To understand the role of living organisms in the water cycle, you must first understand the general processes of the water cycle and its non-living components. The three main steps of the cycle are condensation, precipitation and evaporation.
Condensation is the change from a gas to a liquid; this occurs in the atmosphere under conditions of low temperature and pressure, resulting in the formation of clouds. Precipitation occurs when the water droplets formed among the clouds become large and heavy and fall to the ground, most commonly in the form of rain. Other forms of precipitation include snow, sleet and hail, and depend upon other atmospheric conditions.
The final step of the cycle is evaporation, during which water from the Earth's surface evaporates into gas, which rises back into the atmosphere. The greatest sources of evaporation are large bodies of water, such as lakes and the ocean. Living organisms, mainly plants and animals, also contribute to this last step of the cycle through processes, such as respiration, perspiration and transpiration.
Both plants and animals produce oxygen and water as a byproduct of respiration, the cellular processes responsible for producing the energy needed to carry out cell functions. During respiration, gas exchanges take place as part of the reaction; in the case of animals, gas exchange takes place in the lungs, where CO2 and water vapors are exhaled and oxygen is taken into the bloodstream. Animals contribute to the water cycle as they respire, breathing out water vapors that rise to the atmosphere.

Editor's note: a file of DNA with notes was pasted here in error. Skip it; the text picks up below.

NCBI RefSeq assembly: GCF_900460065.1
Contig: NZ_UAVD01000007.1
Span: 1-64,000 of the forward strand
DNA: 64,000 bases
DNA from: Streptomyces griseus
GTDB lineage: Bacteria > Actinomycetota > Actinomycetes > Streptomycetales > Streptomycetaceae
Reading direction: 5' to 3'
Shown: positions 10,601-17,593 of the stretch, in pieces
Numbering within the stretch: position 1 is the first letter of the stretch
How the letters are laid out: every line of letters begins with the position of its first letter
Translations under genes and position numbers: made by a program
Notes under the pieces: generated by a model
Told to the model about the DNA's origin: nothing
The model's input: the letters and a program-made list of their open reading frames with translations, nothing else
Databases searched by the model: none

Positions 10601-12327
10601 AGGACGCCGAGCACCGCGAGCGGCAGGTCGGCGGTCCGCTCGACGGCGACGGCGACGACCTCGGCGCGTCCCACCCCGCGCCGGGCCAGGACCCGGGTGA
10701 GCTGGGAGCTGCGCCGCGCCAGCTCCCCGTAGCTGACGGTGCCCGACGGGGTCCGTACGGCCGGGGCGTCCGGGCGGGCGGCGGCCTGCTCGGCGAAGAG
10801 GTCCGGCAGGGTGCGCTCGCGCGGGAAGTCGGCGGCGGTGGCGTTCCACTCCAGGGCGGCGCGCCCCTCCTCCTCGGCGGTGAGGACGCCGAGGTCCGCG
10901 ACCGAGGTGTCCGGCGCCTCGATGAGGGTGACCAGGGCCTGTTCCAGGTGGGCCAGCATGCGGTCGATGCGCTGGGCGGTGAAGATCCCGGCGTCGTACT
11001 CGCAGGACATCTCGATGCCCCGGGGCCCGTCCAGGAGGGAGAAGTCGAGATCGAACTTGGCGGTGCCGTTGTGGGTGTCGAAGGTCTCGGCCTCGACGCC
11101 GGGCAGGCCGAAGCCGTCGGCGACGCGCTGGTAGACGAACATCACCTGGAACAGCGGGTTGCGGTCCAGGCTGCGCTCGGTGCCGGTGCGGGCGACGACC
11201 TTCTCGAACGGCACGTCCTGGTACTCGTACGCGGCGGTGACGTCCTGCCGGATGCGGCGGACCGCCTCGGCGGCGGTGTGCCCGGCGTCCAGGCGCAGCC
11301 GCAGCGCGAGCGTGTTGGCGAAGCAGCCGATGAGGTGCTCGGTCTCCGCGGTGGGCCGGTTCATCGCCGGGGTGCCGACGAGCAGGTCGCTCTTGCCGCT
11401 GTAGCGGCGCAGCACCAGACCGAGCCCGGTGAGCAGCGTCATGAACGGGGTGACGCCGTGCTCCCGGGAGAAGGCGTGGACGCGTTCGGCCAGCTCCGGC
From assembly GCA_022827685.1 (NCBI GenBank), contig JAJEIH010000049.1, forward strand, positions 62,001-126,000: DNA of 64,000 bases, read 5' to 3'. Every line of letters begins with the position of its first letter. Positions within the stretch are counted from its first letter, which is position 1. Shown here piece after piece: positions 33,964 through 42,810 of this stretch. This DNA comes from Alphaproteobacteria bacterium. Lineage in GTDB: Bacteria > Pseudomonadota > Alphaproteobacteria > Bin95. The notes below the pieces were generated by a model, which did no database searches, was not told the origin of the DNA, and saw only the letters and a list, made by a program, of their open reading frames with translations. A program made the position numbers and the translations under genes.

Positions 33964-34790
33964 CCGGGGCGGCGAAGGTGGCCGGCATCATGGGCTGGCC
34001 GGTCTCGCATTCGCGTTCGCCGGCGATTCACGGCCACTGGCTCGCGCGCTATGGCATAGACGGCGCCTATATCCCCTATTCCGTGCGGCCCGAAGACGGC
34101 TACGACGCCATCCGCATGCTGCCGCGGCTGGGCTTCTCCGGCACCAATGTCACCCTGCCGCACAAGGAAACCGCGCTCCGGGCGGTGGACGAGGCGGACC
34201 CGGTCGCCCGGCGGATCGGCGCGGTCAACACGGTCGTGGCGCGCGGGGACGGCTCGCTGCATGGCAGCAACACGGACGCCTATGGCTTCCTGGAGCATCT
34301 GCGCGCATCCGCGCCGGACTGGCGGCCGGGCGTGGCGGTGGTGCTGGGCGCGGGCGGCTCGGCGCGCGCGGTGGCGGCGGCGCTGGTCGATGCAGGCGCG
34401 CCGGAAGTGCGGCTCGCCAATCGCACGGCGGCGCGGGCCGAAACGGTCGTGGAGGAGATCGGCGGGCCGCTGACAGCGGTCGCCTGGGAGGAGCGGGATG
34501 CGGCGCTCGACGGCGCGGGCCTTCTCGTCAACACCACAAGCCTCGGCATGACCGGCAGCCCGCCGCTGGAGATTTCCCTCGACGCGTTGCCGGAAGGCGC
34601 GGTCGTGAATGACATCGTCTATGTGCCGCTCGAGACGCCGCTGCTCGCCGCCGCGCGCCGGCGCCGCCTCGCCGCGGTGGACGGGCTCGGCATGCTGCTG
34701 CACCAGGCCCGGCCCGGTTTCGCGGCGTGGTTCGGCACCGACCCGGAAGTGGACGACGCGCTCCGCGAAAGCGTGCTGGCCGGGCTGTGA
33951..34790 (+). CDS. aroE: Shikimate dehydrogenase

Animals also contribute to the water cycle through perspiration. They perspire to prevent overheating; during this process, water is excreted through the pores and evaporates off the skin, cooling the animal by absorbing the external heat. Other forms of excretion, namely urination and defecation, carry high concentrations of water, which are absorbed into the ground and eventually merged into groundwater systems or other bodies of water.
Of all living organisms, plants contribute the most to the water cycle. To produce their energy, plants perform photosynthesis, in which energy from sunlight is harvested to produce sugars from CO2 and water. Plants draw water from the surface and/or from under ground with their roots, and it is then transported upward to the leaves where photosynthesis takes place.
While much of this water is used for the photosynthesis reactions, a great deal of evaporates from the surface of the leaves. This type of plant-water evaporation is called transpiration. Transpiration from the tree canopies in forests plays a huge part in the water cycle; in fact, about 10 percent of all water vapor cycled back into the atmosphere is from plant transpiration.